More Discussions for this daf
1. "v'Nasan" -- past or future? 2. The Nature of the Kenas of Ones 3. Rabah and Abaye
4. v'Chichesh and v'Nasan 5. 22 Years to Answer Question

Sam Kososfky asked:


Rav Yosef quotes the posek: V'nason ha ish hashocheiv ima l'avi hanaara etc." as proof that the father is not zocheh the money until it's given over to him. It seems as if the limud is the past tense of "nosan" given over.

It was pointed out in our shiur, however, that v'nosan is not really past tense at all. I thought about this and it seems to me that the vov hahipuch in a case like this is never past tense. If there's a verb with vov that has a shva under it then the verb will be tziyvuy-commandment such as: "Ve'yaasu bnei Yisrael at haPesach bmoado." Bnei Yisrael shall make the korban pesach future (yaasu to tzevuy) or "V'asu li mikdash" they will make me a mikdash (past asu- as a tzevooy or future if they make me a mikdash I'll dwell amongst them).

Even conditional - v'achalti chatat hayom-Aharon said: "Had I eaten the chatat today would it have been pleasing in Hash-m's eyes?" It never means past tense. To make a verb into past in Tanach Hebrew there would have to be a patach under the vov. Vayaas and he did. Vay'daber and he spoke. Vayechoolo and they were completed. So what kind of limud is Rav Yosef making here?

Sam Kosofsky

The Kollel replies:

In almost all of the payments which one is required to make in the Torah the pure future tense is used. (See Parshas Mispatim: Shivto Yiten , Shalem Yeshalem , Shenayim Yeshalem , Yeshalem Shenayim, Kesef Yishkol etc.) The Gemara here is learning a Halachah from the fact that the Torah does not write "Yiten," but rather "v'Nasan."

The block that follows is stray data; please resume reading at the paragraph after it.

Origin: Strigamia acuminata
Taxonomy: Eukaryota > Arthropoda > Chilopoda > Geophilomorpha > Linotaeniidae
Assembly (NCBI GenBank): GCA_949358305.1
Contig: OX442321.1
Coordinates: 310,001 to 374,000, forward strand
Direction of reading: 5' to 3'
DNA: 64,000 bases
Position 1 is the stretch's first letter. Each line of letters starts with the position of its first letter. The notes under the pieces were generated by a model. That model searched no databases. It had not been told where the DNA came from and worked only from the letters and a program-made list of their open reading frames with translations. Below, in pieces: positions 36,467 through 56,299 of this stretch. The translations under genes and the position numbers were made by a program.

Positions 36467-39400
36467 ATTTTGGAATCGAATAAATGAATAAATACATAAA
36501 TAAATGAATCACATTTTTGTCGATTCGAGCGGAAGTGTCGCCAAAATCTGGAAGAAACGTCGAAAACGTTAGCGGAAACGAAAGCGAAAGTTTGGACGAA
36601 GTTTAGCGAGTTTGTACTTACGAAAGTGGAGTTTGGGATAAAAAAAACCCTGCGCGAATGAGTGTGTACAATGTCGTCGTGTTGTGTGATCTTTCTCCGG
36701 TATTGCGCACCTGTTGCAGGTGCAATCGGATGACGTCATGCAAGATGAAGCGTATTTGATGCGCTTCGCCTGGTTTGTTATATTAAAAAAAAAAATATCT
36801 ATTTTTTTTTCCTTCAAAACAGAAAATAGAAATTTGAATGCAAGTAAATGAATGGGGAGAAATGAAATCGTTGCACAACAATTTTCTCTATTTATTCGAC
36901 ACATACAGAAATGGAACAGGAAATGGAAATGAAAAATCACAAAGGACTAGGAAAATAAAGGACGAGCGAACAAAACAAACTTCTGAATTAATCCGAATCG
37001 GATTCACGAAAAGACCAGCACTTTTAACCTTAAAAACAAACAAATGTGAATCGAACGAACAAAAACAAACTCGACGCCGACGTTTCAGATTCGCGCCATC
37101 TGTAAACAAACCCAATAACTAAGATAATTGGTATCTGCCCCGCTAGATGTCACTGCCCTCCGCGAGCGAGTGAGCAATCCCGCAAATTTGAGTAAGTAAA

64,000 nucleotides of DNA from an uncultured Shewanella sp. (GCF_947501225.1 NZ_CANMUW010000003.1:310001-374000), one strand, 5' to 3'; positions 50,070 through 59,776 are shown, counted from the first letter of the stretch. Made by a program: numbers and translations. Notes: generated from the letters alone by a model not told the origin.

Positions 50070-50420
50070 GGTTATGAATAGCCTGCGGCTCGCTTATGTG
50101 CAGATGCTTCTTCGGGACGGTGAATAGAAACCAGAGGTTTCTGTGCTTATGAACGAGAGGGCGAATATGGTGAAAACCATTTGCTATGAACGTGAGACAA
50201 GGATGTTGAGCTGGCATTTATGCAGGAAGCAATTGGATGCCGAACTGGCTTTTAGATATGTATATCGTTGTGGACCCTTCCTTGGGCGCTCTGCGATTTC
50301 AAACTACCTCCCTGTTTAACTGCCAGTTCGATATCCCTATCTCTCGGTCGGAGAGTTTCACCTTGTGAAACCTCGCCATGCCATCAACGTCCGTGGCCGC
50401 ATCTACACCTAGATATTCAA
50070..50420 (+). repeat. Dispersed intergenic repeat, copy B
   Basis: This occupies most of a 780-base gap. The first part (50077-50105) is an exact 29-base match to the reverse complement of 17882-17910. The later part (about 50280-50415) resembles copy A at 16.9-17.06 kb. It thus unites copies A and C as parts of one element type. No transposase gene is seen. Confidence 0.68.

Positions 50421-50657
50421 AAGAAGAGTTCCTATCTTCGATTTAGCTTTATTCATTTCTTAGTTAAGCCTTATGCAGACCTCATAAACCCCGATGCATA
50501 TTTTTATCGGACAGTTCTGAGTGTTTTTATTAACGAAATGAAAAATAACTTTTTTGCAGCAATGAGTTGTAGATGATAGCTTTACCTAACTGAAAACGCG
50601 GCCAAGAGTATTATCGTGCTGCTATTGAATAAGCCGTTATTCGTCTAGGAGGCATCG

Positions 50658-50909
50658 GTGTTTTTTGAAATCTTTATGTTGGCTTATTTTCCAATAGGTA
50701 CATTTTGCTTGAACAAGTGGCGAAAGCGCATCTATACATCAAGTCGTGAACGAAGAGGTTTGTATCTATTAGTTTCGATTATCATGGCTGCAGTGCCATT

It is a common misconception that the Vav ha'Hipuch reverses the tense of the verb such that it is exactly as though the opposite tense was used. However, as a rule, there are no pure synonyms in Lashon Kodesh, and this is no exception.

The difference between past tense and future with a Vav ha'Hipuch is explained in Rashi Bereishis 4:1 (DH veha'Adam Yada es Chavah Ishto). Rashi places this event before the previously mentioned events in the Torah by virtue of the fact that it does not say " va Yeda." From this we see that Yada (past tense) and va'Yeda (also past tense) do not share the same meaning.

The difference is the point of reference. When we say "va'Yomer Moshe," we translate it as "Moshe said," since from our point of reference, as listeners to a story about what once occurred, it is a story of the past; Moshe spoke two thousand years ago. However from the point of reference of the narrative it is not past tense; the sequence of events is happening in the order that it is written. That is also the meaning of "va'Yeda."

However, when the Torah says "veha'Adam Yada ," it means that it is referring to something of the past even from the perspective of the narration. That is, it occurred before the events recorded before that in the Torah. Therefore Rashi deduces from the use of the word "Yada" that the story about to be related preceded the previous events; it was past tense even from the point of view of the narrative. (This idea is explained and proved at length -- although in different terms -- by the Kesav v'Kabalah on the above verse, Bereishis 5:1, and on the verse "v'Yakov Nasan," Bereishis 25:34.)

There is a similar difference in a verb of the future tense like "Yiten," which is written without a Vav ha'Hipuch (future in terms of the narrative and in terms of the listener) and the same verb when it is written with a Vav ha'Hipuch, like "ve'Nasan" (future in terms of the narrative, but with an element of past from the point of reference of the listener). The latter reads as if said "And it will come to pass that he will have given." From this the Gemara learns that the money is the father's only after it has been actually given to him.

Dov Zupnik